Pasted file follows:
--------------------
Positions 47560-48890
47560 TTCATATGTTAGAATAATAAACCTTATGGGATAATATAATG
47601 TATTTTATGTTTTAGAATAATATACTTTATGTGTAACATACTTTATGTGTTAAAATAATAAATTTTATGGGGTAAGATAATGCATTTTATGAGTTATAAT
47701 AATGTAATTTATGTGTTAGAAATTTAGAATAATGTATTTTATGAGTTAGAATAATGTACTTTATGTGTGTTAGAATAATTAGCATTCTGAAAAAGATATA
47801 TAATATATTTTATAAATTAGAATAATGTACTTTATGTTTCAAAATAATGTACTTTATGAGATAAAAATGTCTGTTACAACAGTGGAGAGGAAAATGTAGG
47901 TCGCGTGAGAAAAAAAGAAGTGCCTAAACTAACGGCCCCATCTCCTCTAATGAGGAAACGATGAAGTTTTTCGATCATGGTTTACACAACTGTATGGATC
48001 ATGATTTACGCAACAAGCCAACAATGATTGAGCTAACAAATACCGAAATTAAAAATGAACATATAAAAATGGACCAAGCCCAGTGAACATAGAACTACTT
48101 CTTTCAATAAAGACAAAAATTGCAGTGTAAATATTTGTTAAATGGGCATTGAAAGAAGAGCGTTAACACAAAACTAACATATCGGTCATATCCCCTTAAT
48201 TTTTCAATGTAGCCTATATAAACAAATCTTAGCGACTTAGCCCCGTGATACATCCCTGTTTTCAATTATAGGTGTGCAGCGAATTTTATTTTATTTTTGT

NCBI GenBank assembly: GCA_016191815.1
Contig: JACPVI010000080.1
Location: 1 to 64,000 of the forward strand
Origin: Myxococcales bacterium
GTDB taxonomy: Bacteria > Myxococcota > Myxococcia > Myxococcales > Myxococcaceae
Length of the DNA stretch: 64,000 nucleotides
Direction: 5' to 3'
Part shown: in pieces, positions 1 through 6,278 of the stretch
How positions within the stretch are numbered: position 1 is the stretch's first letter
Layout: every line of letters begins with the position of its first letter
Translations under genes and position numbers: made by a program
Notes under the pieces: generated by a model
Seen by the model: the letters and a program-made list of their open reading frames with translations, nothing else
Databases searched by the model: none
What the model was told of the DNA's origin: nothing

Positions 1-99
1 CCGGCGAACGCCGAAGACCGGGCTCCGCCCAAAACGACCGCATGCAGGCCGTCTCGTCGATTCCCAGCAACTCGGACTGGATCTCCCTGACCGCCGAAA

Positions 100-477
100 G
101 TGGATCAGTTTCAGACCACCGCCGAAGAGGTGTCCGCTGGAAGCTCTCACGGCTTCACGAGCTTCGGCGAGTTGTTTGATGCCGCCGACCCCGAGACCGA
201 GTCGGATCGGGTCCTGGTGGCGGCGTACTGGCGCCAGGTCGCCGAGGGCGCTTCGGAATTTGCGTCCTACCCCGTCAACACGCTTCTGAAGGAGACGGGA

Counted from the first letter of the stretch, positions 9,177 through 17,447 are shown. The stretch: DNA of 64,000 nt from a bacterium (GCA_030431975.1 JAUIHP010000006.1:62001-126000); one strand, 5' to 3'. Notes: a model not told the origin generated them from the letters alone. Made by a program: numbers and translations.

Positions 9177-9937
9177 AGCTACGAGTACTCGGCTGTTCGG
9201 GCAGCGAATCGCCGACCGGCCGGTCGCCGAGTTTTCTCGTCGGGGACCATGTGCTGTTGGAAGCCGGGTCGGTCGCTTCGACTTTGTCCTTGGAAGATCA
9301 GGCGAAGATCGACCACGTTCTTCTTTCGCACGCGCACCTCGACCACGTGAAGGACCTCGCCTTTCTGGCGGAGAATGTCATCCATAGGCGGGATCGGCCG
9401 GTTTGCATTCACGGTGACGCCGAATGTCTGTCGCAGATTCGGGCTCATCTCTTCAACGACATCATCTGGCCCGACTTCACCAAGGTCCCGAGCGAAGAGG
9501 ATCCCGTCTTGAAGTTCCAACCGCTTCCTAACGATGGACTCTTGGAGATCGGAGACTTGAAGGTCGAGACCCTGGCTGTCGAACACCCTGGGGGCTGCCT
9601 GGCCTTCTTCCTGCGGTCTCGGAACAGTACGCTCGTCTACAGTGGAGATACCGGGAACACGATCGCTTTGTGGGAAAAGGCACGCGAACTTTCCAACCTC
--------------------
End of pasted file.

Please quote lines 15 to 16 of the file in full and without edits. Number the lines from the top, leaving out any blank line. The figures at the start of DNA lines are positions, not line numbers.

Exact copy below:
Length of the DNA stretch: 64,000 nucleotides
Direction: 5' to 3'